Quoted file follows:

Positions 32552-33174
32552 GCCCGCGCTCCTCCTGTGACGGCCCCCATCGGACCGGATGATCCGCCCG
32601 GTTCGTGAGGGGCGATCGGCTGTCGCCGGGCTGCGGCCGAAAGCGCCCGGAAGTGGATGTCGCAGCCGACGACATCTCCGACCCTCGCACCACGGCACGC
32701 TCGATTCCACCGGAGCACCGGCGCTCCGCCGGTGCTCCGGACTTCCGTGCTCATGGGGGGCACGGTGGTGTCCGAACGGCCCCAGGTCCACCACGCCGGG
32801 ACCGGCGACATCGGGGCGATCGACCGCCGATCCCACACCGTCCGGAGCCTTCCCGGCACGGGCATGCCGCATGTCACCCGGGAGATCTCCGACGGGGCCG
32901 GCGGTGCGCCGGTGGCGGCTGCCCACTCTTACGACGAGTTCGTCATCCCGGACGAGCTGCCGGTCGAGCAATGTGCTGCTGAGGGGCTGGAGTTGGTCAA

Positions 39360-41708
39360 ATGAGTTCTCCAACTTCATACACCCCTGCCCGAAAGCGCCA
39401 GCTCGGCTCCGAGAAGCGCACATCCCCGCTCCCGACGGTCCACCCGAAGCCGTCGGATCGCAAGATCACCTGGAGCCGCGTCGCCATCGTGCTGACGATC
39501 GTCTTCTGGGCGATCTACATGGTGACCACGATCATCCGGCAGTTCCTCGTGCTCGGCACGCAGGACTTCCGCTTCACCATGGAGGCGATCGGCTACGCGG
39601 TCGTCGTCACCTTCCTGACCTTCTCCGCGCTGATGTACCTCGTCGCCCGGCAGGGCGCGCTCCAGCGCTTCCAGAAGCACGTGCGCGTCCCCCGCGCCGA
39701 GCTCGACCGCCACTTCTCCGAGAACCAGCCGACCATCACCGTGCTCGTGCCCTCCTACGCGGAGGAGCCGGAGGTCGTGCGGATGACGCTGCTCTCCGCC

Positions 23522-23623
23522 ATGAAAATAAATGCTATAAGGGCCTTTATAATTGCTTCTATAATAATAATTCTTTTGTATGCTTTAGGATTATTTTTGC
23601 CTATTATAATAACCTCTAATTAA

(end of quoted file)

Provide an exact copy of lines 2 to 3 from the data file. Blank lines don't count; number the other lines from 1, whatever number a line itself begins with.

32552 GCCCGCGCTCCTCCTGTGACGGCCCCCATCGGACCGGATGATCCGCCCG
32601 GTTCGTGAGGGGCGATCGGCTGTCGCCGGGCTGCGGCCGAAAGCGCCCGGAAGTGGATGTCGCAGCCGACGACATCTCCGACCCTCGCACCACGGCACGC